Technology and disability: impacts and opportunities

Updated: May 15, 2019

The bridges and barriers to inclusive technology



Woman helping a boy with a laptop

Technology is challenging the traditional ways we live and work. Developments in internet and digital technologies are helping create more equal opportunities, allowing people with disability to achieve more in education, employment and the community.


But while technology continues to advance, there are still significant barriers to access and usage for people with disability. And as day-to-day tasks and services move primarily and exclusively online, some people in our community are at risk of being left behind.


This article talks about technology and disability, and how it’s shaping an accessible future for people. We look at some of the products now available as well as the many challenges to accessibility.



Technology and disability: Opportunities that empower people

‘For most people, technology makes things easier. For people with disabilities, technology makes things possible.’ Mary Pat Radabaugh, formerly with the IBM National Support Center for Persons with Disabilities.


New technologies offer people with disability a range of opportunities.


Everyday consumer devices, like smartphones, tablets and computers, now offer functionalities that allow people with a disability to receive information and content in a way that suits them. Features like short message service (SMS) and word prediction software help people use these devices reliably and effectively.


Other examples include:

  • text-to-speech (TTS)

  • screen magnification

  • changeable screen brightness and colour contrast

  • vibrational alerts

  • closed and open captioning

  • GPS navigation devices

  • touch screen devices

  • audio descriptions of graphics and visual media

  • digital organisation and memory tools

  • online communication and collaboration documentation.

Specialised assistive and adaptive technologies, like screen reading software and augmentative and alternative communication (AAC) devices, are helping to promote independence and participation.


Other assistive technology examples include:

  • FM hearing transmitters

  • Braille displays

  • Telecommunications Relay Service and Text Telephone

  • Telecommunication Device for the Deaf (TTY/TDD)

  • hearing amplification and filtering apps

  • eye-gaze and gesture-controlled devices

  • adapted and virtual keyboards, joysticks and adapted mouse

  • 3D-printed and bioelectronic prosthetics

  • speech-generating devices with synthesised voice output.


Artificial intelligence (AI) is powering rapid developments in computer features and voice recognition services, bringing much-needed accessibility features to mainstream devices. The opportunities for AI could revolutionise the professional and personal opportunities for people with disability.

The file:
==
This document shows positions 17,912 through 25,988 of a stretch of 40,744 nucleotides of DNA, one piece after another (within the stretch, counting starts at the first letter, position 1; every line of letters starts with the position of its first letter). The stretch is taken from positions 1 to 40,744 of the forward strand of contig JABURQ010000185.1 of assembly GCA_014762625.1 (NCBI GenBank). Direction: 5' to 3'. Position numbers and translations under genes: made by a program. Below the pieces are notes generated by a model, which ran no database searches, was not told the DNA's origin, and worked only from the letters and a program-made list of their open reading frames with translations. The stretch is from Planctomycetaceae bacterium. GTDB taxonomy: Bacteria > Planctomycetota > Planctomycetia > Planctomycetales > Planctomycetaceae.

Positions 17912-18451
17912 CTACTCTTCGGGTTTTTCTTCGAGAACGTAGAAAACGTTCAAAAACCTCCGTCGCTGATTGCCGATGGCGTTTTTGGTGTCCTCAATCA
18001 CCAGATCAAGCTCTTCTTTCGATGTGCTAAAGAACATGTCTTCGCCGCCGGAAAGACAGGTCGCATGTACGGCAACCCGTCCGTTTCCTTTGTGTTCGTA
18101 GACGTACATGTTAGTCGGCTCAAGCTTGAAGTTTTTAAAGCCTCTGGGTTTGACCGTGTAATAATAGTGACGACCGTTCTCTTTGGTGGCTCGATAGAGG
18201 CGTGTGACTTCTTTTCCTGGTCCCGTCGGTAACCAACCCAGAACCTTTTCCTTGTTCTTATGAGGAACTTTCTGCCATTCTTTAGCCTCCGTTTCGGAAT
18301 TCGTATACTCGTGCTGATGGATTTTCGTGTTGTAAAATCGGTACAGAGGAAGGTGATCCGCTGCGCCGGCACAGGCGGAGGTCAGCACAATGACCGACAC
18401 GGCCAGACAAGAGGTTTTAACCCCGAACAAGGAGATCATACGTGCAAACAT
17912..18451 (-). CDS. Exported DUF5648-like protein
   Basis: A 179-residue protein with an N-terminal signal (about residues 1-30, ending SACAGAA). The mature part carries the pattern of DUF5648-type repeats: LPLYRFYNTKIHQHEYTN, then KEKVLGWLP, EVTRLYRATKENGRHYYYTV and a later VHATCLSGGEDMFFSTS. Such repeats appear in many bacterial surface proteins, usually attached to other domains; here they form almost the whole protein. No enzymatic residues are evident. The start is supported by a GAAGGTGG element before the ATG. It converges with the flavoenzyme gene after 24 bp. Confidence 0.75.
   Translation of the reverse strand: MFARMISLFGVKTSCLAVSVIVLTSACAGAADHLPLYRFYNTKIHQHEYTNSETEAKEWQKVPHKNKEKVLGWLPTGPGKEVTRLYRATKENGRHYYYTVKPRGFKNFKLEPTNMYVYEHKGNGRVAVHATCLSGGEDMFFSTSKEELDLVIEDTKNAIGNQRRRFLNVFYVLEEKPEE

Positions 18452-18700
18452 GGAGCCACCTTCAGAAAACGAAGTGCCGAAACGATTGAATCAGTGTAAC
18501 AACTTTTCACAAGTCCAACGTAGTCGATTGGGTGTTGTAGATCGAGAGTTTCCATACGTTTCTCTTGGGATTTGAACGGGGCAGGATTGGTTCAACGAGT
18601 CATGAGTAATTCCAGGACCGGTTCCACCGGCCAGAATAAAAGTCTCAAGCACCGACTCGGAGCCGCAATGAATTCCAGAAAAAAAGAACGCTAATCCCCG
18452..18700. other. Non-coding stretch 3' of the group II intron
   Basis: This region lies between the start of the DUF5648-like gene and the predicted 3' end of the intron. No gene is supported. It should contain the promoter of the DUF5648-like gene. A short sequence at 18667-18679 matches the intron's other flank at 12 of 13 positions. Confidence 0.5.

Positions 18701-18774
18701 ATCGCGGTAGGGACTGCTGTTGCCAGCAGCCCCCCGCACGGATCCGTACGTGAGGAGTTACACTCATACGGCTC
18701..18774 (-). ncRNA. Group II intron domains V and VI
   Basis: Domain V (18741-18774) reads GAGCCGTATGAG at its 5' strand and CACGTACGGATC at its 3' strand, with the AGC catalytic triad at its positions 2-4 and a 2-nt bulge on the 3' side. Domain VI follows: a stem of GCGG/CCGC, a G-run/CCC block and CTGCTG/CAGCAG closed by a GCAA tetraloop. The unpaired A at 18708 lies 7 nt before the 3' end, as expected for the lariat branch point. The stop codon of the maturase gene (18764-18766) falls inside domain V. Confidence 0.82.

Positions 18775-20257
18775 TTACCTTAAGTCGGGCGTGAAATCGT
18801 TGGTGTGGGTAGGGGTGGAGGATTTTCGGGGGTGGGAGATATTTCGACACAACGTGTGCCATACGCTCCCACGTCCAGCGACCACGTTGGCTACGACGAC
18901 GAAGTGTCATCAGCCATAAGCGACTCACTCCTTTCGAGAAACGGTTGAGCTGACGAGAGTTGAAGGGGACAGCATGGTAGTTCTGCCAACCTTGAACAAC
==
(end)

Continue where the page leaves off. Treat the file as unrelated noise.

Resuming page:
Other examples include:

  • character and image recognition devices

  • biometric logins

  • virtual home assistants.


Seeing AI is a free mobile app designed for the low-vision community. The app describes nearby environments and people, reads facial expressions, texts and objects to narrate the world around you.


Microsoft Soundscape is an innovative audio-based technology helping people with impaired vision feel more confident in busy or unfamiliar spaces. Soundscape uses 3D audio cues to help people build a richer awareness of their surroundings.


Eyegaze Edge is an eye-tracking computer access system for people with complex physical disabilities. The eye-gaze camera allows people to control a computer with their eyes, to synthesize speech, type and operate a mouse.


dbGLOVE is a wearable device helping deaf-blind people communicate with others and operate mobile devices. By pressing different parts of the hand, the glove translates a touch-based alphabet into computer text or speech. Replies are translated into vibrations that simulate touch cues on the glove.


IBM’s Content Clarifier is an artificial intelligence solution making reading, writing and comprehending digital content easier. The user adds content, which is then simplified, summarised or replaced with symbols for better understanding.


Everywhere Venues is a new app helping people with disability determine whether a space is suitable for their needs. With just a few swipes, users can find information about accessible facilities and mobility requirements before making a booking.


Proloquo2Go is an Augmentative and Alternative Communication (AAC) app for that allows people without speech to easily communicate using symbols. The app is completely customisable for a range of fine-motor and visual skills.